Armed and Dangerous Designer Diary #2
LucasArts producer Dan Pettit talks about the weapons in the completely insane (in a good way) Xbox and PC shooter.
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"Weapons" or "The pivotal significance of visiting local pubs, Indian food, great white sharks, and game bugs on developing the weapons of Armed and Dangerous."
My name is Dan Pettit. I'm a producer at LucasArts, and I've been working with Planet Moon on Armed and Dangerous since the design phase of the project. If I have to sum it up in one word, then my role is: complainer. As the producer for the publisher, it's my job to ensure that LucasArts puts out a triple-A title, within a set schedule, while staying within the parameters of the budget. So, most of my day is spent reviewing design, juggling design schedules, and sitting in on meetings. Oh, and then I have the great pleasure of "informing" the developer about all the stuff that needs fixing.
Seriously though, working with Planet Moon on Armed and Dangerous has been a great experience. They have welcomed our involvement from the beginning and have been really open to our feedback. Heck, they even listen sometimes! In fact, they even have some LucasArts level designers and artists working alongside them at Planet Moon. In my opinion, the most interesting part of the making of Armed and Dangerous has been the weapons development. When we all came to the conclusion that we wanted the game to be completely over the top, it was clear it had to start with the weapons. If we couldn't deliver on some extremely creative weapons, how could we build an extremely over-the-top game? One would think we got together in a conference room and brainstormed great weapons ideas. Well, that's only true if you consider that the conference room was really Planet Moon's favorite local pub. In fact, Planet Moon did their best "research" at the local pub. Plain old dumb luck played a part in weapons development too.
Take the topsy-turvy. Did we spend hours trying to figure out some crazy area-of-effect weapon? Absolutely not. Topsy-turvy was born out of a bug that popped up every time Roman exited a turret, and the whole world started spinning. Tim Williams, Planet Moon's creative director, decided it was a great idea for a weapon--and about an hour later, we had the topsy-turvy. Still had that spinning bug though.
The land shark is another one of those creative weapons the team came up with after long hours of in-depth research. In early designs, this weapon was known as the rabbiter. Eventually we all realized that perhaps a rabbit was not ferocious enough for this particular game. A couple evenings at the local pub (across the street from the Pacific I might add), and Planet Moon brought in the great white shark. It was a big one too--almost didn't fit in their office. We used some high-tech motion-capture technology to fine-tune the grunt-eating animations, and we knew that this weapon was done. I still have fun letting a few of these guys free in the office and watching them go to work.
There are a bunch of other odd stories about how we came up with crazy stuff, like the Guy Fawkes weapon (it makes the enemy turn on itself), sticky bombs, the gurner, and even those crazy penguins and sheep. But instead of boring you with the details, it's safe to say they all involved Planet Moon's special brand of pub research. We'll just leave it at that.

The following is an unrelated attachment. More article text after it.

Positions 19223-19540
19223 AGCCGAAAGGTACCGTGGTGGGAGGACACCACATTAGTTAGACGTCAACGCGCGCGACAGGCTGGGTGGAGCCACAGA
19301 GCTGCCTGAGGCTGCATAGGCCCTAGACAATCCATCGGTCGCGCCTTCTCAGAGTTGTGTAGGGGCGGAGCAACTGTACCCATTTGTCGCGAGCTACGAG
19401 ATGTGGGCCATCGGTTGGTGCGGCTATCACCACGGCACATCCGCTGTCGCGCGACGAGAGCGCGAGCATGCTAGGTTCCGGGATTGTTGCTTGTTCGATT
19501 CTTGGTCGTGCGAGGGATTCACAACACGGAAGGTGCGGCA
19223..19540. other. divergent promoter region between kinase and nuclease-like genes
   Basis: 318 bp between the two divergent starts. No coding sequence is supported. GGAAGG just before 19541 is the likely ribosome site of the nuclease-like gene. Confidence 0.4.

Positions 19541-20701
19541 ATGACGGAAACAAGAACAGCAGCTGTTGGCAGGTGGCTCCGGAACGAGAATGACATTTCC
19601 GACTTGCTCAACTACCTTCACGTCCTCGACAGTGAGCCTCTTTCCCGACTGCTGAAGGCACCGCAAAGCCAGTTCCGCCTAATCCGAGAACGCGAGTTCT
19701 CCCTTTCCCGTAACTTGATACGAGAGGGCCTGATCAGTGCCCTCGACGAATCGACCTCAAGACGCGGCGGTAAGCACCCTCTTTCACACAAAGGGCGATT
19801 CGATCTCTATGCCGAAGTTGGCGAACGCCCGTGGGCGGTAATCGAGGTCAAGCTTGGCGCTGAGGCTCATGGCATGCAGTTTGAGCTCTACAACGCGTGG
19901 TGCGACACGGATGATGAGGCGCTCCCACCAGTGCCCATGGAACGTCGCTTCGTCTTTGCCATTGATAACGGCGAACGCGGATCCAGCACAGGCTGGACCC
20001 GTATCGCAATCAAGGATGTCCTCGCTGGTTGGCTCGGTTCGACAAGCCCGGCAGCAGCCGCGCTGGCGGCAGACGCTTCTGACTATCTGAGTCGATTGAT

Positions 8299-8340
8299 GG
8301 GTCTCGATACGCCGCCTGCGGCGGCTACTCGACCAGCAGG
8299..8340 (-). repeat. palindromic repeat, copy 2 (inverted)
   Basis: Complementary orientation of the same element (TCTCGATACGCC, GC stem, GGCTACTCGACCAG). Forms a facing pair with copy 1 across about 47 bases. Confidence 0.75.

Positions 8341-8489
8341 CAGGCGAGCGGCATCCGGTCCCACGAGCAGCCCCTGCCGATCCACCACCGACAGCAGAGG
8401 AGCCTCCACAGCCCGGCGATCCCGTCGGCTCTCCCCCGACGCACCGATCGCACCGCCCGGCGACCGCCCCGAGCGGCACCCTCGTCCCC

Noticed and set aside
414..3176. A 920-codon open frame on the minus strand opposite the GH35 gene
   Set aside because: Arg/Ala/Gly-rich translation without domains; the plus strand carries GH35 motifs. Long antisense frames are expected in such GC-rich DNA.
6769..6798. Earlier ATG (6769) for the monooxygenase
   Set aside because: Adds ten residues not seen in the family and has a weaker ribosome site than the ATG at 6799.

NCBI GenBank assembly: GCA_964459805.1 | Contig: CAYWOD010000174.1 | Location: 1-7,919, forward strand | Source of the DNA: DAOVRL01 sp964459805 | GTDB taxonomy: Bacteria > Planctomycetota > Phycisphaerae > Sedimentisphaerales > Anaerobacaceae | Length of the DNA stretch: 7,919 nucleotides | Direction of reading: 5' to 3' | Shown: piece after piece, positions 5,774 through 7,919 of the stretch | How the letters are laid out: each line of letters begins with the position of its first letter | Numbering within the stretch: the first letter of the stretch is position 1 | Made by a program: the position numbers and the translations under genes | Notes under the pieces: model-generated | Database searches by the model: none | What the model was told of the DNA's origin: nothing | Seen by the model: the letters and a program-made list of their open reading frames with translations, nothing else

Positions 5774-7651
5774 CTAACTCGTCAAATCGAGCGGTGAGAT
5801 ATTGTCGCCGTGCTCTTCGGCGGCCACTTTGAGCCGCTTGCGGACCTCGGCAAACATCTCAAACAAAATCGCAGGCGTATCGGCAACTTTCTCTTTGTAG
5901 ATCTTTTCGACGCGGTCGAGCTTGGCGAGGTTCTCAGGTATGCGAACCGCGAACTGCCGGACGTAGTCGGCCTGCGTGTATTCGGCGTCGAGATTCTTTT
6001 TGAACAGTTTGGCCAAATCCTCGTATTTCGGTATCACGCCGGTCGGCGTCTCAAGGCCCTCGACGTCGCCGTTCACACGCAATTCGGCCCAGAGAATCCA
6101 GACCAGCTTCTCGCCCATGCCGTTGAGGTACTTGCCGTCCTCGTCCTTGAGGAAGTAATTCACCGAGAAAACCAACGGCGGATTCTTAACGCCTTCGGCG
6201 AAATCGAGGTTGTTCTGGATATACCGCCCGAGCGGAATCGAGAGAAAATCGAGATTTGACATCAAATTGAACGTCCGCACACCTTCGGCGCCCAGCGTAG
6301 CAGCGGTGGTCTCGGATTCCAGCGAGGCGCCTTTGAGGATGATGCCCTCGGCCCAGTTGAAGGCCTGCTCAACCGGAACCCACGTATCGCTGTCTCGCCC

Coming up with off-the-wall, creative weapons was actually easy compared to the challenge of making action game staples like rifles, machine guns, and rocket launchers as over the top and ingenious as our homegrown weapons. Once again, it took a trip to the local pub, and the next morning, the game had a sniper rifle with a bullet that just would not stop. If you line up the shot correctly, you can take out a captain, three grunts, and a tree in a single shot! Even better than that, if you get two or more kills in one shot, you get a "bonus." The vindaloo rocket launcher (the team has a penchant for Indian food) has two modes: the normal mode, where it fires two rockets at two different targets, or the extra spicy mode, where it launches four rockets at once that will hone in on four different targets--with, of course, a big explosive finish.
Ironically, the hardest of all was spicing up the rifle and machine gun. That's where rag-doll physics come in. We figured if we couldn't make the weapon over the top, then we'd make enemy destruction that way. Hit a grunt in the shoulder, and watch his shoulder get knocked back. Hit him in the ankle, and watch as his knee bends backward and his foot flies out behind him. We used the physics system to help portray the totally outlandish nature of the Armed and Dangerous weapons and destruction. Blow up a building, and watch the bodies fly out, hurtling to the ground. Use the gurner, and watch how an enemy is launched 100 feet in the air and then lands with bone-crushing results. Or, the ultimate combination of in-game physics and explosive action is experienced by sending a few boulders tumbling down a mountainside and watching as they tear through buildings and plow thru groups of enemies.
In the end, Armed and Dangerous wound up having some of the most intriguing, unique, and fun weapons I've ever seen in a game. I've been playing this game for over a year now, and I still enjoy all the eccentric ways you can blow up a whole bunch of stuff. Hope you do too! But don't just take my word for it. Have a look at this weapons trailer and see for yourself.
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